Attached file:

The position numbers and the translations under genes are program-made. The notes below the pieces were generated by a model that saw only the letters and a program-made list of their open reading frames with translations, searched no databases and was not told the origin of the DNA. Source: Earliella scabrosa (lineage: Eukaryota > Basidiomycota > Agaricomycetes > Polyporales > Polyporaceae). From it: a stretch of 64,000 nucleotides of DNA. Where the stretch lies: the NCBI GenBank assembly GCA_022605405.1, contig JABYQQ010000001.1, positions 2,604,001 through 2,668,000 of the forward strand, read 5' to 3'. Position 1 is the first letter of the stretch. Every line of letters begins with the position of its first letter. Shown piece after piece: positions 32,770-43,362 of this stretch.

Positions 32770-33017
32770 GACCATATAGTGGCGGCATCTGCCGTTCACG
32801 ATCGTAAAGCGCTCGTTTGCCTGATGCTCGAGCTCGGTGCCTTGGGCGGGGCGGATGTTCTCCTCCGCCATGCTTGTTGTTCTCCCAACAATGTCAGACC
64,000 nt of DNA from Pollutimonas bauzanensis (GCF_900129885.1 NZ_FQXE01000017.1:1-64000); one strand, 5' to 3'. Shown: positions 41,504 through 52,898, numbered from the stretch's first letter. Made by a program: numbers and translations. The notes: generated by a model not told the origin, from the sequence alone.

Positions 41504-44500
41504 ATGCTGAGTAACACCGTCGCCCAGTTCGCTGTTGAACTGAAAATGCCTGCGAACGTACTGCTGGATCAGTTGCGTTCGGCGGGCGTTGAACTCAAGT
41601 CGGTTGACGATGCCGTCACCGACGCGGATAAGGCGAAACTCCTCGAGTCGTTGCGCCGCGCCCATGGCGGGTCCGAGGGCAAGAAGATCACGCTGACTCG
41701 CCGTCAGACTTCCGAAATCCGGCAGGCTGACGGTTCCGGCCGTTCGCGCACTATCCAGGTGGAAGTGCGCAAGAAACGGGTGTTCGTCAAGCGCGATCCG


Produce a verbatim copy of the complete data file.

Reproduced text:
The position numbers and the translations under genes are program-made. The notes below the pieces were generated by a model that saw only the letters and a program-made list of their open reading frames with translations, searched no databases and was not told the origin of the DNA. Source: Earliella scabrosa (lineage: Eukaryota > Basidiomycota > Agaricomycetes > Polyporales > Polyporaceae). From it: a stretch of 64,000 nucleotides of DNA. Where the stretch lies: the NCBI GenBank assembly GCA_022605405.1, contig JABYQQ010000001.1, positions 2,604,001 through 2,668,000 of the forward strand, read 5' to 3'. Position 1 is the first letter of the stretch. Every line of letters begins with the position of its first letter. Shown piece after piece: positions 32,770-43,362 of this stretch.

Positions 32770-33017
32770 GACCATATAGTGGCGGCATCTGCCGTTCACG
32801 ATCGTAAAGCGCTCGTTTGCCTGATGCTCGAGCTCGGTGCCTTGGGCGGGGCGGATGTTCTCCTCCGCCATGCTTGTTGTTCTCCCAACAATGTCAGACC
64,000 nt of DNA from Pollutimonas bauzanensis (GCF_900129885.1 NZ_FQXE01000017.1:1-64000); one strand, 5' to 3'. Shown: positions 41,504 through 52,898, numbered from the stretch's first letter. Made by a program: numbers and translations. The notes: generated by a model not told the origin, from the sequence alone.

Positions 41504-44500
41504 ATGCTGAGTAACACCGTCGCCCAGTTCGCTGTTGAACTGAAAATGCCTGCGAACGTACTGCTGGATCAGTTGCGTTCGGCGGGCGTTGAACTCAAGT
41601 CGGTTGACGATGCCGTCACCGACGCGGATAAGGCGAAACTCCTCGAGTCGTTGCGCCGCGCCCATGGCGGGTCCGAGGGCAAGAAGATCACGCTGACTCG
41701 CCGTCAGACTTCCGAAATCCGGCAGGCTGACGGTTCCGGCCGTTCGCGCACTATCCAGGTGGAAGTGCGCAAGAAACGGGTGTTCGTCAAGCGCGATCCG